Music therapy might help ease the symptoms of depression, though its effectiveness as a stand-alone intervention is not certain, according to a recent review of five small studies.
Four of the studies found reduced depression symptoms in participants receiving music therapy compared to those who did not. The fifth study did not find any difference.
The benefits of music appeared greatest when providers used theory-based therapeutic techniques rather than “winging it.”
“In the four studies where there was an impact, there was a very coherent theoretical framework, a very coherent explanation of what went on in the session and obvious reasons why the therapists were there,” said lead author Anna Maratos. “In the study that showed no effect, there didn't seem to be any theoretical underpinning to the intervention. We have no idea why the therapist was there, really.”
Therapeutic interventions included listening to music in groups, body movement and painting to music, and improvised singing.
The review appears in the most recent issue of The Cochrane Library, a publication of The Cochrane Collaboration, an international organization that evaluates medical research. Systematic reviews draw evidence-based conclusions about medical practice after considering both the content and quality of existing medical trials on a topic.
Maratos, head of profession for Arts Therapies at the Central and Northwest London NHS Foundation Trust, and colleagues looked for randomized controlled trials that compared music therapy with other, more traditional interventions for depression. They found a dearth of rigorous research.
Because there was little or no uniformity in study approaches, study populations or therapeutic techniques, the researchers did not pool the results for meta-analysis.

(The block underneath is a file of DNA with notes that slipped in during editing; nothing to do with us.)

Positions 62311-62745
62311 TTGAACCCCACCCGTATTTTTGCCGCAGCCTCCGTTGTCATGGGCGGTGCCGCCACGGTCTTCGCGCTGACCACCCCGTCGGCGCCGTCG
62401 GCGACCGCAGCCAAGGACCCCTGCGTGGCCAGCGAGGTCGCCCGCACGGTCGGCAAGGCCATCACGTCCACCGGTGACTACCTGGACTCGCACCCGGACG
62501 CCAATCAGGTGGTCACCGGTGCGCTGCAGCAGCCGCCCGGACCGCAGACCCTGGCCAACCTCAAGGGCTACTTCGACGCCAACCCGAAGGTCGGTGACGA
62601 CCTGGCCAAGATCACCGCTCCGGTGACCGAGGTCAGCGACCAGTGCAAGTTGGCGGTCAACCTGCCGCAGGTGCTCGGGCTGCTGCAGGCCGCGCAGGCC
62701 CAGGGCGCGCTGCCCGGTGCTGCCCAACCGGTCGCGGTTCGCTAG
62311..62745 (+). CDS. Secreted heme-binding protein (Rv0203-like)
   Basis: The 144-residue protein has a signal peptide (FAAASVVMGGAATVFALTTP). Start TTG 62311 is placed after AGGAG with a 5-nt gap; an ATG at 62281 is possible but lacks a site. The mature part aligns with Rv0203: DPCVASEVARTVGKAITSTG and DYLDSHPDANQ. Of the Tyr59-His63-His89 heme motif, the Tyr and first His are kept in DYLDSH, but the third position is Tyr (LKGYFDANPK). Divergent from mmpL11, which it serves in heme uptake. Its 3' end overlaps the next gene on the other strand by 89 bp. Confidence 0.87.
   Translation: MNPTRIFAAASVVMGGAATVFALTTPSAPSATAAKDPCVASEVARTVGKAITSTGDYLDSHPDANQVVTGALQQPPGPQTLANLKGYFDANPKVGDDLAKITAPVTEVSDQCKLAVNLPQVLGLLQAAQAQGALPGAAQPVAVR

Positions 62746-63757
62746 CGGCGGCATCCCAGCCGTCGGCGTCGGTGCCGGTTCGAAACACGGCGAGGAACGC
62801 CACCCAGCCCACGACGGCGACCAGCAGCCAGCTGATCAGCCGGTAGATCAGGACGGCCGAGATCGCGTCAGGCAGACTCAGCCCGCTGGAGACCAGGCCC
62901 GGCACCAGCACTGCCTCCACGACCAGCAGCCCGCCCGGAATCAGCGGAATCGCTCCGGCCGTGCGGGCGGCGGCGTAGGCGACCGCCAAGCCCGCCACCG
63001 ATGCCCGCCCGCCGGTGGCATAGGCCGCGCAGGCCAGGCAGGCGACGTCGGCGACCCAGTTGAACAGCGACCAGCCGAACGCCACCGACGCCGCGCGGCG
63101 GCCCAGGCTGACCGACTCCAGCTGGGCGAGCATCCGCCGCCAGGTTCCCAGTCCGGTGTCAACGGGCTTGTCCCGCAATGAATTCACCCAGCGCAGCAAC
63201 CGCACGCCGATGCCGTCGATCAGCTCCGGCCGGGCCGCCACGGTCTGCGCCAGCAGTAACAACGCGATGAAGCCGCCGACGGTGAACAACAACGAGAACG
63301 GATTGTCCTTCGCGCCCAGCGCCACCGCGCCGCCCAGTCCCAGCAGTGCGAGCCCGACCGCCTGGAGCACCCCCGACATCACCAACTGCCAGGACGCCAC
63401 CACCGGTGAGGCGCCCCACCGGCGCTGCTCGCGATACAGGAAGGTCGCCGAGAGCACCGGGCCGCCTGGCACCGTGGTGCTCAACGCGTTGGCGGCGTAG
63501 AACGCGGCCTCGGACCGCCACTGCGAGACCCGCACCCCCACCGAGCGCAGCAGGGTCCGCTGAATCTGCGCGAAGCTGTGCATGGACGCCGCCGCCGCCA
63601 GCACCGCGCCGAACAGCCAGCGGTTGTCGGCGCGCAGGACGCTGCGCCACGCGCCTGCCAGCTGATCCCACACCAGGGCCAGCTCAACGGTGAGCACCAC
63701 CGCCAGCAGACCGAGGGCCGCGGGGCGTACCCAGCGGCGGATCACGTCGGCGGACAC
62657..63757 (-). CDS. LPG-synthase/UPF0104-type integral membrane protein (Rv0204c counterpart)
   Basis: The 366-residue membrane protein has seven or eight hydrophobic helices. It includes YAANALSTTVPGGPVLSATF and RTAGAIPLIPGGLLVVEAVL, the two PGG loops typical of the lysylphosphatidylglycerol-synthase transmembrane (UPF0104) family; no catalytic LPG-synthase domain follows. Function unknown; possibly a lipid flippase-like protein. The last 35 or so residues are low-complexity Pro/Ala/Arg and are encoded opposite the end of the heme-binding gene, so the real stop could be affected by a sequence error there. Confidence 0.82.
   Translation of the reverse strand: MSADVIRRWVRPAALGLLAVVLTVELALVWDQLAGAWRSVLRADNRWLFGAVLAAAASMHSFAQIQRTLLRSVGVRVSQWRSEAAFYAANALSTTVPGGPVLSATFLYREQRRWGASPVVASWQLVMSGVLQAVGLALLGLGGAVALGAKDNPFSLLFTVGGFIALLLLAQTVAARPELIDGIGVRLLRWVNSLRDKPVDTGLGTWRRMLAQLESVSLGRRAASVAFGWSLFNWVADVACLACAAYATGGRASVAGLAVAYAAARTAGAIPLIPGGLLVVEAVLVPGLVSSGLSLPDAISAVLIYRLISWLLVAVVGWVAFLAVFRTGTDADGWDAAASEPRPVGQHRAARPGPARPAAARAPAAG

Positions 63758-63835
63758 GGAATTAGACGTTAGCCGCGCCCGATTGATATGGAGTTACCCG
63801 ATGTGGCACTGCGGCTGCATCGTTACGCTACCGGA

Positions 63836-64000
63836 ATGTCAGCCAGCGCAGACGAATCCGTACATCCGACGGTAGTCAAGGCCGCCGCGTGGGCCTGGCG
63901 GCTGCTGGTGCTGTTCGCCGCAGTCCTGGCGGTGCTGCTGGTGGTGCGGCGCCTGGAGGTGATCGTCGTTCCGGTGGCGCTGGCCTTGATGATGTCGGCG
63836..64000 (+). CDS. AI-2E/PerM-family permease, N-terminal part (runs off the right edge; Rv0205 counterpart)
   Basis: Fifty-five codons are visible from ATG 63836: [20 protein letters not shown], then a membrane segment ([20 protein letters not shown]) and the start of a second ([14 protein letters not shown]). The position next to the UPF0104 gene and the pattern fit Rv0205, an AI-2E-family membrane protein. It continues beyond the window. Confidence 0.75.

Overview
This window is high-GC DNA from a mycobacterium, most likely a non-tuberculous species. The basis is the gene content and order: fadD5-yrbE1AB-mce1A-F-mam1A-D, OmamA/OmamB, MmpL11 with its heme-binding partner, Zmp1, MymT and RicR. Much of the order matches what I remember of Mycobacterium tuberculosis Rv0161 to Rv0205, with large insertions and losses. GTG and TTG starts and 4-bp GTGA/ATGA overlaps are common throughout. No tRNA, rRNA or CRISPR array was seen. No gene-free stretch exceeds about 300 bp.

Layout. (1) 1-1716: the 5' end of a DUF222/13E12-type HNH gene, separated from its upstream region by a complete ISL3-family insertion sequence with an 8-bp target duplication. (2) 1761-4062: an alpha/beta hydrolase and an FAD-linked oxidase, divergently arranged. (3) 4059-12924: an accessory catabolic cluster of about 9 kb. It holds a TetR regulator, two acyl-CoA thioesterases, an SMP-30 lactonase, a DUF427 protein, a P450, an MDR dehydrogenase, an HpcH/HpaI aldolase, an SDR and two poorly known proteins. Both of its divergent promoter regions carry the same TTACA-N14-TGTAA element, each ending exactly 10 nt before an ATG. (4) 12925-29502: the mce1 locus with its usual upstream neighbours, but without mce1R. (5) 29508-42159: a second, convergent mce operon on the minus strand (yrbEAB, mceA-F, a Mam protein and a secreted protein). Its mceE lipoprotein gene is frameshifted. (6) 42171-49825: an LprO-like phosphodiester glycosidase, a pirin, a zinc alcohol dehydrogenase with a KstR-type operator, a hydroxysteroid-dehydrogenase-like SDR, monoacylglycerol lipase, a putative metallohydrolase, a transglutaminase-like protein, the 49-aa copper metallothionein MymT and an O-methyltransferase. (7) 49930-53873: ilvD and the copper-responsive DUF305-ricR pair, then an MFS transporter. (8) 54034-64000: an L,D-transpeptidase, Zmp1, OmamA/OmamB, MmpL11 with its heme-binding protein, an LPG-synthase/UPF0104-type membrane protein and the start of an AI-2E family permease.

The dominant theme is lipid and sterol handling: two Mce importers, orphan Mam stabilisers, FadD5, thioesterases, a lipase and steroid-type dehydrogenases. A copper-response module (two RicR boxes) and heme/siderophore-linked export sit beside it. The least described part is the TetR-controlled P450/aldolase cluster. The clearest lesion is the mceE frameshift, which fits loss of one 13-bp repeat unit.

Maratos said that although the fifth study did not meet reviewers' eligibility criteria, it was included because it was the only study with a certified professional coordinating the sessions.
The reviewers defined music therapy as an intervention designed to improve health status that included musical interaction between therapist and patient within a structured theoretical framework and in which outcomes were born of music, talk inspired by music or therapeutic relationships.
Each study author determined his or her own definition of standard care, on the other hand, which included pharmacological, routine hospital and cognitive therapeutic treatment.
Three studies focused on adults aged 60 and older; one study looked at adults between ages 21 and 65; and one focused on 14- and 15-year-old adolescents.
Although the studies did not show a definitive cause-and-effect relationship between music therapy and clinical improvement in depression, the authors found a positive correlation. They attributed the unevenness of the studies' results to the varied uses of music by therapists in the studies and the relative weakness of some researchers' methods.
The researchers found unusually high levels of participation and compliance among patients receiving the interventions.
Shara Sand, Psy.D., clinical assistant professor of psychology at Yeshiva University in New York City, agreed with researchers' conclusion that meta-analysis was not possible in the review, but said that the evidence of music's influence on mood makes the research question interesting.
“It does make me wonder: What is standardized treatment [in music therapy]? There's really a whole avenue of research that should be done,” Sand said.
She adding that music therapy broadens the range of interventions available to people who might shy away from traditional approaches: “There's often an isolation and alienation; a difficulty connecting and with relatedness” for people with depression, and the music therapy might offer a less threatening option.
Maratos said that her own status as a licensed music therapist spurred her interest in doing the review and added that music therapy is a state-sanctioned mental health treatment in the United Kingdom.
Maratos AS, et al. Music therapy for depression (Review). Cochrane Database of Systematic Reviews 2008, Issue 1.
The Cochrane Collaboration is an international nonprofit, independent organization that produces and disseminates systematic reviews of health care interventions and promotes the search for evidence in the form of clinical trials and other studies of interventions. Visit http://www.cochrane.org for more information.